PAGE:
HEALTH Minister Edwin Poots on Friday evening has withdrawn all powers from Health Trusts to shut care homes in Northern Ireland.
The huge U-turn followed a massive public outcry from residents, care home workers and politicians over plans by some boards to shut all their residential homes.
He has withdrawn all power from the trusts in implementing the policy and said that the process would be centralised at a regional level.
The care home closure story was first revealed by UTV on Wednesday, April 24. It was the first time Mr Poots said he became aware of the plan.
Mr Poots said on Friday: “It is unacceptable that any older person feels distressed because of proposals for change.”
The Minister added that the Health and Social Care Board “to initiate a new process which will place, at its core, the principle of sensitivity to the needs and wishes of older people.”
Speaking after a meeting at the Southern trust headquarters in Craigavon, County Armagh, Mr Poots said: “Older people and their families have been left upset and alarmed.
“That should never be the by-product of a process which is all about improving the lives of older people and giving them more control. This is why we will have a fresh start.
“This is about listening to our older people and their families and our own staff. I have said I want genuine communication with every person affected and every individual to be treated with sensitivity and dignity.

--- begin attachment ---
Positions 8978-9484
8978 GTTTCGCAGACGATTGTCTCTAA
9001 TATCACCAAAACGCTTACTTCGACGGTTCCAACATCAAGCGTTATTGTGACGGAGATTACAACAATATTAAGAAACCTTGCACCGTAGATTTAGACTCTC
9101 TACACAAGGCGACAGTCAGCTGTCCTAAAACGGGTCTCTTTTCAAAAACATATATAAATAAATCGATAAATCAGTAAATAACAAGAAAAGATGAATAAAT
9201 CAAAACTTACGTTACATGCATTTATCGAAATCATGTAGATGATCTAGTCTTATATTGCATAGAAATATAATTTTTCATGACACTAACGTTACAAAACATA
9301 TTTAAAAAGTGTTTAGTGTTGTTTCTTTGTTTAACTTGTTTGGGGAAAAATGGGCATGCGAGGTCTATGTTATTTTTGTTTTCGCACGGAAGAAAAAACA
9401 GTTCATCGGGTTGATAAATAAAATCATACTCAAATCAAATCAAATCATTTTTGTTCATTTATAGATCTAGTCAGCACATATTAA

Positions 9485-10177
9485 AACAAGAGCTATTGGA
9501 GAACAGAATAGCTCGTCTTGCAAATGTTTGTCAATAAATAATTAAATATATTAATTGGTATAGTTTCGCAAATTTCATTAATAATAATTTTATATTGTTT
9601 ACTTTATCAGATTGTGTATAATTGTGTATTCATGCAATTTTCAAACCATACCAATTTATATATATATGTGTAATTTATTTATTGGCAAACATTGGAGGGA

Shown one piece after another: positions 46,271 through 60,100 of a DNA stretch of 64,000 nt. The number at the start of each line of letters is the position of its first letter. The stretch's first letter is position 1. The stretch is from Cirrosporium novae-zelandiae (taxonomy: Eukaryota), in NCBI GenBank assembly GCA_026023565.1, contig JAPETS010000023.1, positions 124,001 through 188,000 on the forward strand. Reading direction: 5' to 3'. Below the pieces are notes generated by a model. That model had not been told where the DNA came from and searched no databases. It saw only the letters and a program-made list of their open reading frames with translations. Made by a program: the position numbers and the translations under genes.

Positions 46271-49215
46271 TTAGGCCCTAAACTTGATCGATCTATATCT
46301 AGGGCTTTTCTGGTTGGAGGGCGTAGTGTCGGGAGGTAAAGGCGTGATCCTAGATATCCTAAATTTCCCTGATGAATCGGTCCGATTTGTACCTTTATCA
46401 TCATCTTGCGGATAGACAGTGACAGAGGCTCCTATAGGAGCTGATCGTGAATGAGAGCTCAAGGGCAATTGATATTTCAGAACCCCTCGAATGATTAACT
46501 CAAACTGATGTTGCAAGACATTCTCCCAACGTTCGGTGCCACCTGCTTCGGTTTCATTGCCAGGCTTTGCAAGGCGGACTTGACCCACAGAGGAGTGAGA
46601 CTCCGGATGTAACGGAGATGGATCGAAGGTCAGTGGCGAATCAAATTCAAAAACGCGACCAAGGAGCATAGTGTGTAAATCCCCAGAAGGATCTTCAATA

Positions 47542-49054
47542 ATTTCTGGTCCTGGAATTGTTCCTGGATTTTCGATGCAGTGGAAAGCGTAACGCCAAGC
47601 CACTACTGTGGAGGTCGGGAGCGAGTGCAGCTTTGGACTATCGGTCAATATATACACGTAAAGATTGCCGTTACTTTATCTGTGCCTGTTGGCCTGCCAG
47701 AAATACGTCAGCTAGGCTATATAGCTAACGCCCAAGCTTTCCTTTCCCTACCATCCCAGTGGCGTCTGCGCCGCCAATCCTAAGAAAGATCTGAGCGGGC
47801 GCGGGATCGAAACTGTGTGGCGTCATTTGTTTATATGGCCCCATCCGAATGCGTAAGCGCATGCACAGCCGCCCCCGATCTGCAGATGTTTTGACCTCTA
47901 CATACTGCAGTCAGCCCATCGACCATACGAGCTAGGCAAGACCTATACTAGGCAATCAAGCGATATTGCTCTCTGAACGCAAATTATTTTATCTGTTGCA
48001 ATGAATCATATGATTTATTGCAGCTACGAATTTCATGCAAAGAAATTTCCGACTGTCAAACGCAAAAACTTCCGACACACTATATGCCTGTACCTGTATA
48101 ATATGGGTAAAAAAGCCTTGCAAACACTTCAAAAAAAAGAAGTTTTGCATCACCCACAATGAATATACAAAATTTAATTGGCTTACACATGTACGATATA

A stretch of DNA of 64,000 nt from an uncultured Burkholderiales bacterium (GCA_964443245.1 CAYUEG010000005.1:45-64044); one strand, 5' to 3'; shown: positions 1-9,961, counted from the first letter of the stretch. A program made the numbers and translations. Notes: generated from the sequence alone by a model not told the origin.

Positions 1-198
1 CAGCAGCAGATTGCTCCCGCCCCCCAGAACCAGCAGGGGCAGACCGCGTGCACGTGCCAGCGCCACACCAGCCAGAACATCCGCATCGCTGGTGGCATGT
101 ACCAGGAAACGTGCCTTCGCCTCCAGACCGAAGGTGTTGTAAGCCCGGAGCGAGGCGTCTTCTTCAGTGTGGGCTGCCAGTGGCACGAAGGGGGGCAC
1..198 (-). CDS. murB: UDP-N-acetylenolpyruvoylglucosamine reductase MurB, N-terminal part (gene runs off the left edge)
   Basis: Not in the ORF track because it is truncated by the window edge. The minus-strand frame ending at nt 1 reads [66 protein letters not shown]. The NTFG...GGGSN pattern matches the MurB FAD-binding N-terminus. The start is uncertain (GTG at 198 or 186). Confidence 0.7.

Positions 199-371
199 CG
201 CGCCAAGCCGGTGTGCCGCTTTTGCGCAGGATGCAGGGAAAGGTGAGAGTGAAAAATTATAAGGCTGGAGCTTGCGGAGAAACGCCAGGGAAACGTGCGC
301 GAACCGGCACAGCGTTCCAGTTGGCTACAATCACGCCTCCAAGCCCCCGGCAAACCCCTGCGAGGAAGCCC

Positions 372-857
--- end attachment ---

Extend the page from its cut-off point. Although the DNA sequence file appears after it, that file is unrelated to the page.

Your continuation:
“I expect the HSCB to take account of what the Commissioner for Older People has said, and to engage with the Patient Client Council, where appropriate.”
The Minister said proposals must be in line with policy and the pace of any proposed closures must be understood by individuals, staff and the wider public.
He went on to say: “The HSCB must work with trusts and coordinate a regional approach on residential care homes, engaging with the Commissioner for Older People.”
Mr Poots said he expected the HSCB to provide assurance that best practice is followed. This will include:
- Communication and engagement with individuals, families and staff;
- That the needs of individuals are being addressed in any proposed change and that their wishes are being listened to;
- That proposed changes are in line with policy; and
- That the pace of change is clear, appropriate and in line with policy.
Oversight from the Department’s Chief Social Services Officer, Sean Holland, will provide further assurance for the Minister.
The Minister concluded: “I want to send out a clear message to older people that there will be genuine consultation and their views will be heard. No one’s care will be put in jeopardy.
“I expect a process which not only identifies the needs of each individual affected by proposed changes, but also understands the wishes of every single individual and their families. I expect these wishes to be respected, and this extends to all staff.
“I want to send out a clear message to older people that there will be genuine consultation and their views will be heard. No one’s care will be put in jeopardy.”
On Thursday, the Western trust said that its intention was to close four NHS residential care homes and defended its actions, saying it had tried to be honest with people during its discussions.
The Southern and the Northern trusts had already announced the potential closure of all their NHS residential care homes.
First Minister and DUP leader Peter Robinson said on Thursday that the trusts should “think again” about closing all their care homes.